- THREE – Piggybacking on an already-established cultural phenomenon is a tried and true way to connect with an audience in everything from stand-up comedy to political speeches and certainly advertising is no exception. Involving real star power, social memes, popular music, current jokes or skewering any of the above with a well-placed parody are great ways to contribute to making your video a viral hit.
- FOUR – Repeatable stunts. Harlem Shake, anyone? Mentos and Diet Coke? Give viewers something funny or interesting they want to try and film themselves doing, and you have a hit on your hands.
- FIVE – Simplicity. Keep your ideas succinct and simple so everyone gets it quickly and everyone can understand it. One of the the most popular videos of all time is only six seconds long!
- SIX – Plagiarism. Copying, one-upping or perfecting established popular videos is an easy way to capitalize on current memes if you prefer not to go out on a limb with your own stunt. This can also be achieved with “response” videos: taping a reaction or criticism of popular videos and linking it to them can get you on the bandwagon. It’s one way to go, although at Evolve Media, we prefer creativity.
- Great Music!
- TEN …and Justin Bieber, for some reason. (Evolve Media does not recommend this approach)
How can I make a viral video for my product?
Great question. Anyone in marketing knows that communicating a message that accurately and succinctly describes your business to viewers that are at most only casually interested can be tough. Companies that sell complex services or complicated products have a greater challenge utilizing a 30-second TV spot – it is easier to express the advantages of soap, for example, than an enterprise software for hotels. Moreover, it may be effective marketing to have a talking plush toy molest your date on the couch if you are a dating website; but less so to have the same toy attack a group of concerned IT folk over their failing software integration project. A true corporate-sponsored viral video does not necessarily seek to express the company brand, but rather ties the brand to something people actually want to watch. Here are some tips for producing successfully viral product videos:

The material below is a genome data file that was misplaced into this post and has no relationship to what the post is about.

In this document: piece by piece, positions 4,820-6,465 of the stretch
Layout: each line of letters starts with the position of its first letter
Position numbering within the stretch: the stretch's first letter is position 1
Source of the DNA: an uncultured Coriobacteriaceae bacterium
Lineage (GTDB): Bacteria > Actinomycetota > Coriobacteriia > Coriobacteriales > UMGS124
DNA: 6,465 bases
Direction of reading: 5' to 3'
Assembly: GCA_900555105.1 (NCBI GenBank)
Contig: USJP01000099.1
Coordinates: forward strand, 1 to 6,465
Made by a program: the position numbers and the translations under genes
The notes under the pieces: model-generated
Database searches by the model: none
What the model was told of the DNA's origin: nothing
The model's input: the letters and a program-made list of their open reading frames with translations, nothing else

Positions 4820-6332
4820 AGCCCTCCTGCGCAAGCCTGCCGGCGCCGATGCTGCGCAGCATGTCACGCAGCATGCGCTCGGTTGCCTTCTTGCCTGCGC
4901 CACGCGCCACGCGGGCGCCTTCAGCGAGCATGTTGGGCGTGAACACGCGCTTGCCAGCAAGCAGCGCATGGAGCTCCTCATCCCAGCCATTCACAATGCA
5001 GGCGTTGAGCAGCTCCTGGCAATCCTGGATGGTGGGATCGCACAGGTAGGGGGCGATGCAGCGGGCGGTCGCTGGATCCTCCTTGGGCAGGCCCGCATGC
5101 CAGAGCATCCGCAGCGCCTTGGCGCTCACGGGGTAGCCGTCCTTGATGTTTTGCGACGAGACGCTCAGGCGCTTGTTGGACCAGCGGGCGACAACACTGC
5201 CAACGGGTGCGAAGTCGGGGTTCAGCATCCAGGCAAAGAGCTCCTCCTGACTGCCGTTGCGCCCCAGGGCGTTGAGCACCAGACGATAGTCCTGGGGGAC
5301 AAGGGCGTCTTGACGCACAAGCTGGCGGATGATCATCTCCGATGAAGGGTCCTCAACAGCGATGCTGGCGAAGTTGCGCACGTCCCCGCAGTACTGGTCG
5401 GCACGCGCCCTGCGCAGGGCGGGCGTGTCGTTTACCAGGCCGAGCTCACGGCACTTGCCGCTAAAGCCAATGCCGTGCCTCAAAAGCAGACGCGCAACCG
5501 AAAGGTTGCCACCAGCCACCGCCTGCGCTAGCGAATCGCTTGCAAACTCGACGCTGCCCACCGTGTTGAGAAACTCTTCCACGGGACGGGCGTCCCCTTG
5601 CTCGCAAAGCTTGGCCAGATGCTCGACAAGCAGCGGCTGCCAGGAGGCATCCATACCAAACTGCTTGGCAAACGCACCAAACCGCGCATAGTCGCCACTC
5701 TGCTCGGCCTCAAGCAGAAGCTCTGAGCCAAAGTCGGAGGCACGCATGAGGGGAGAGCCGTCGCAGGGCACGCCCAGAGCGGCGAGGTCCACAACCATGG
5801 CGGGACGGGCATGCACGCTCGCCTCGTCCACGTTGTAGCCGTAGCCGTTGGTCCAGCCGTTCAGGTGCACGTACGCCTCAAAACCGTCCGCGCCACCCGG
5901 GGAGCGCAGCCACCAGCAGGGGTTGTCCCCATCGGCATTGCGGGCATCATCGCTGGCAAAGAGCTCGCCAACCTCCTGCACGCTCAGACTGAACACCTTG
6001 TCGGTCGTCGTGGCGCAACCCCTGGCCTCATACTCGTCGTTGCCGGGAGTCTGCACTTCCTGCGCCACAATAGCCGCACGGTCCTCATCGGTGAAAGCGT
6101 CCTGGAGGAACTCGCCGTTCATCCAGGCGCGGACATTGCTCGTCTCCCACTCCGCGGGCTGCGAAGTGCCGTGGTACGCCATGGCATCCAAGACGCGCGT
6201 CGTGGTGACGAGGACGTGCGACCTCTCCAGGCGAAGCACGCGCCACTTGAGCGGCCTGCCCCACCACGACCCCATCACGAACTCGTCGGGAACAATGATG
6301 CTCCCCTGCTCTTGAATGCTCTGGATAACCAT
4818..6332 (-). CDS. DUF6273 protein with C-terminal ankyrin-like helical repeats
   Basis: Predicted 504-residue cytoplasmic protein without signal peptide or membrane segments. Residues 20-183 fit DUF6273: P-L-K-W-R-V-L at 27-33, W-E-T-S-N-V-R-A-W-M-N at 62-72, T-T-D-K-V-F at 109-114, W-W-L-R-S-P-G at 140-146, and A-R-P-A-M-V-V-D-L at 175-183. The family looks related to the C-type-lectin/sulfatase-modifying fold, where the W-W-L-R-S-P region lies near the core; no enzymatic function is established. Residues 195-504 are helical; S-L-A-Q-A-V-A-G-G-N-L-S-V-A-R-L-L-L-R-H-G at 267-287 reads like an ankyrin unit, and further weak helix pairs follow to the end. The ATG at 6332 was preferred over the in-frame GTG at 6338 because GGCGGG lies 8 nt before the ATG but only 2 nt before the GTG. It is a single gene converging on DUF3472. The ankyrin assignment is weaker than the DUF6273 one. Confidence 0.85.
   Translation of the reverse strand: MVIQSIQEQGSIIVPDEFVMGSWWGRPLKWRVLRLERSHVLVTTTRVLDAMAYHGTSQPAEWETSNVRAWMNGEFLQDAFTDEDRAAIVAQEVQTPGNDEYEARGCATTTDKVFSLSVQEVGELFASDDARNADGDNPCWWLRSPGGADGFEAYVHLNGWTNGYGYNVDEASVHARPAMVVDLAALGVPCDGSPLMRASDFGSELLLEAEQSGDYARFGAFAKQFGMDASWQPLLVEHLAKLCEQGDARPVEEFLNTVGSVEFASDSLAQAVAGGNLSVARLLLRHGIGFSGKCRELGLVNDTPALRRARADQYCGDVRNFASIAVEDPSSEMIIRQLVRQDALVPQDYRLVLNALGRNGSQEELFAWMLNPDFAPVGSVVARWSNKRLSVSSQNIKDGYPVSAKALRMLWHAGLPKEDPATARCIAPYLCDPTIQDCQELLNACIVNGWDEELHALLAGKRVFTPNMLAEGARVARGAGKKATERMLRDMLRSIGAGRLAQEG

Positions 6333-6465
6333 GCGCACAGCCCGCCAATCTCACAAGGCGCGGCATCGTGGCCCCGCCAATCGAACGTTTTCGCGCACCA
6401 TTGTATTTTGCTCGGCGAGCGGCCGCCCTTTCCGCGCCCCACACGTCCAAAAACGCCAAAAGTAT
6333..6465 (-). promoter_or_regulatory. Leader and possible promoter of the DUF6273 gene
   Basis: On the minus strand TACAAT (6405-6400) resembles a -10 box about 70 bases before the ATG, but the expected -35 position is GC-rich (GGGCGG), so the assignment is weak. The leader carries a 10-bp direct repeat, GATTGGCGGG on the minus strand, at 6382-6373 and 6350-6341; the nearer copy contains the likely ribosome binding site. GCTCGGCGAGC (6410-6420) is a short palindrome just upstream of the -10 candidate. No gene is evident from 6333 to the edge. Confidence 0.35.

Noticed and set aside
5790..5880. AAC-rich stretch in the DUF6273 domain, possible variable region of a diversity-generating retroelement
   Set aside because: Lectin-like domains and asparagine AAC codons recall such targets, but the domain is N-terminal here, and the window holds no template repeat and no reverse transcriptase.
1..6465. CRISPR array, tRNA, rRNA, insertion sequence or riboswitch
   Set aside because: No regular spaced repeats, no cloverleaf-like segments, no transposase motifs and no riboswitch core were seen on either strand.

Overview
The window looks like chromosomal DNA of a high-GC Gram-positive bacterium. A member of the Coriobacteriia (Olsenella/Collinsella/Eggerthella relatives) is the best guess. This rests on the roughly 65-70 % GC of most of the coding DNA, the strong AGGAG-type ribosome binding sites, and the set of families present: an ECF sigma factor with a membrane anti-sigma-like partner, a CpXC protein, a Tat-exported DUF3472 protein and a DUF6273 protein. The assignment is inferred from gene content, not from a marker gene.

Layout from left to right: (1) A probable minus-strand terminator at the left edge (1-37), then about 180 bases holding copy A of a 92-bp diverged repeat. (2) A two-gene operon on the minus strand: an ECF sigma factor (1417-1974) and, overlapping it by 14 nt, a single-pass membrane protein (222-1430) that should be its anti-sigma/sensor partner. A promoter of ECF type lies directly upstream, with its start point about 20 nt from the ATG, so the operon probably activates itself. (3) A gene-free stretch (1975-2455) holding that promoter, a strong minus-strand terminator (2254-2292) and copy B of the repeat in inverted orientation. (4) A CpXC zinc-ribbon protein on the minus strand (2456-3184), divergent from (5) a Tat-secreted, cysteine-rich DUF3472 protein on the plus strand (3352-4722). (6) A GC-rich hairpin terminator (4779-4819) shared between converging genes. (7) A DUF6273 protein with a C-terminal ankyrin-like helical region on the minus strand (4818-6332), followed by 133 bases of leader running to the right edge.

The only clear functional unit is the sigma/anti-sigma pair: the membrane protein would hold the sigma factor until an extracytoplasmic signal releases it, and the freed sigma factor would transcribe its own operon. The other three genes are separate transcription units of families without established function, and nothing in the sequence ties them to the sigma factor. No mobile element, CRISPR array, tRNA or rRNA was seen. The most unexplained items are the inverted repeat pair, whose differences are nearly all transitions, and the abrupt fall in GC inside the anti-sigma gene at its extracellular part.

- Go nuts! A viral video can be anything you want it to be. Anything. So don’t waste your time and money filming a live action version of your sales collateral. With rare exceptions (see Corning Glass again), this will result in an uninteresting video. To truly embrace the viral video culture, you need to loosen that tie. Embed your product or message in an unrelated and self-referential world that is designed purely for entertainment.
- Amplify accessibility. Uploading your video to every video site under the sun, sharing it with all possible friends and constituents on every social media platform, making it easy to download and view with all players, making it mobile-friendly and emailing it to your Mom are all important. For corporate videos and sponsorships, these are table stakes. If you are investing money in your video and want it to be a hit, it pays to promote it. Don’t just make it easy to find, make it hard to avoid and people will see your message.
- Hire an expert. At Evolve Media, we specialize in highly creative videos. We thrive on comedy. We love great music. We are immersed in the world of filmmaking, art, culture and entertainment. This is what we do. Bring us your ideas and let’s have some fun. We can make it happen. Want proof? We were approached by the creator of Comedy Central’s “Workaholics” (http://www.imdb.com/title/tt1610527) and a producer at Goodby Silverstein & Partners. They wanted Evolve Media to help concept, write, and produce a viral video series for a new App they developed called Ozgood. These were designed to be viral, entertaining videos that targeted college age male students. Shortly after releasing them, they were picked up by Will Farrell’s company “Funny or Die” as well as “Ebaums World”. Due to the success of the videos, there has been movement to develop the concept into a feature film.
Further articles on this subject we recommend: